Ponyo and The Secret World Of Arrietty

The two latest works to come from the minds of Miyazaki and Studio Ghibli are Ponyo and The Secret World of Arrietty.  I had always intended to write about Ponyo, on the assumption that it would be worth writing about – but it wasn’t.

Really. Nothing to talk about at all.

Arrietty, then provides a dilemma. Am I intrigued by it simply because it is not Ponyo?

Ponyo was rambling and incoherent – but lavishly so. Fault cannot be found in the animation or attention to detail. But, several months after the initial viewing, all I can truly remember is listening to a goldfish-girl shout “Ponyo!” over and over…

 …and over.


Arrietty however, is different.

While attention to detail and flawless animation are still present, we have very different story and character components. Instead of a loosely-defined world on a massive scope, with loudmouthed title characters, we get the secret – and quiet – world of Arrietty – a memorable and serious, yet believable little Borrower.

Arrietty being serious and memorable.

This is a world of vast differences – not a new concept to the creators. Just about every film they’ve crafted pits two worlds against each other (humans v. nature, our world vs. spirit world, the sea vs. the land…  etc.) – the world with which we are familiar, and the vastly shifted perspective of the Borrowers.

Set against the digestible dichotomy is a simply story of friendship, healthily portioned with the importance of family and coming of age themes:

At the tender age of fourteen, Arrietty is ready to go ‘borrowing’ from the big people with her father. Accidentally seen by a young boy who is visiting the big house, a tentative friendship sparks. The boy yearns for company before his risky heart surgery; Arrietty is desperate for adventure and contact with the outside world.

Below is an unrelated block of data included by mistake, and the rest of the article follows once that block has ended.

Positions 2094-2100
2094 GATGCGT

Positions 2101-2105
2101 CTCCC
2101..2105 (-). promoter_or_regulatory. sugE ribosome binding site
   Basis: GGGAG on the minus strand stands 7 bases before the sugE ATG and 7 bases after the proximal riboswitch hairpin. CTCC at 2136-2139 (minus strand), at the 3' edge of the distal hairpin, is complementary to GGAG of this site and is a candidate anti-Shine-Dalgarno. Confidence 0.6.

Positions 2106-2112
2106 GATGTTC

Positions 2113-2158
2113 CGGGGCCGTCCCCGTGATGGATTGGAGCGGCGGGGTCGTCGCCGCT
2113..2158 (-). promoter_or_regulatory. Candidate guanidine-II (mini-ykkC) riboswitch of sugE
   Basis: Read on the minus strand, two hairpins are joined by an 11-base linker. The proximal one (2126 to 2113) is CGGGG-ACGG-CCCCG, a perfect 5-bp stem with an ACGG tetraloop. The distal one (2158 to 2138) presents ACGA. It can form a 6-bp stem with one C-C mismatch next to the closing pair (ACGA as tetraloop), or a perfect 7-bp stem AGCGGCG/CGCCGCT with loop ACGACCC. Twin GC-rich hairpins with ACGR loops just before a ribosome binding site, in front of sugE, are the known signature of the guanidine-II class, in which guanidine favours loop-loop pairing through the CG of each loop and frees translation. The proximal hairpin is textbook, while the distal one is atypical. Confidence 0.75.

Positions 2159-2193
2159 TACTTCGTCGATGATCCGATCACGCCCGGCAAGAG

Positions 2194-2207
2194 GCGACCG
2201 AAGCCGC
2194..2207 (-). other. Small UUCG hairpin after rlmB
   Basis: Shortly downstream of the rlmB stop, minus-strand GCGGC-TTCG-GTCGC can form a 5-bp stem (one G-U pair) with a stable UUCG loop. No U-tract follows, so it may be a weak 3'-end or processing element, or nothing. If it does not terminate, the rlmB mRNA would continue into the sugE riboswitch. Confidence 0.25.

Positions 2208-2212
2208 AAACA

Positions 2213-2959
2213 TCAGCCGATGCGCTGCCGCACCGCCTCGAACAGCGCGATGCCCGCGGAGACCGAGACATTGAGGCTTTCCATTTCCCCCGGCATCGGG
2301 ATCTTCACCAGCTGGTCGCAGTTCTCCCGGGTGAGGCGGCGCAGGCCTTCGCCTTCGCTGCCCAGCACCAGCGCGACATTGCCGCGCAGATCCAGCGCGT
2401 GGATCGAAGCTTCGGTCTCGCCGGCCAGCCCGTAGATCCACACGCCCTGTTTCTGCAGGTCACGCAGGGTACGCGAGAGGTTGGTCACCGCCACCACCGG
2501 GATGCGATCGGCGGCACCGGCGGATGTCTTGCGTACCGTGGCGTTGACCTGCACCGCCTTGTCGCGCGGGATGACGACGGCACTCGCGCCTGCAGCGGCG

Although their connection endangers Arrietty’s family, in the end, their mutual trust and understanding allows them to save Arrietty’s mother from the slightly bonkers house keeper, and both of them come away from this summer encounter a little stronger. The boy, previously resigned to death, is now determined to fight and win, while Arrietty has gained experience and more than a little wisdom regarding the wide world that awaits her.

A Borrower’s view.

 Perhaps it is too simple, but after the convolution and irrelevance of Ponyo – its inability to establish suspension of disbelief – Arrietty is a welcome change.

Neither massive in scope, nor sprawling in story, it’s not meant to be the next Princess Monoke or Spirited Away. Its down-to-earth (sic) setting prevents it from being Howl’s Moving Castle. Instead, its solid characters, simplistic story, and graspable setting seem designed for one thing: to be as unlike Ponyo as possible.

If you analyze this picture carefully, you will notice it is the exact opposite of Arrietty

If my like for Arrietty is simply a knee-jerk reaction to Ponyo, I assert it is because Arrietty is itself a reaction to Ponyo.

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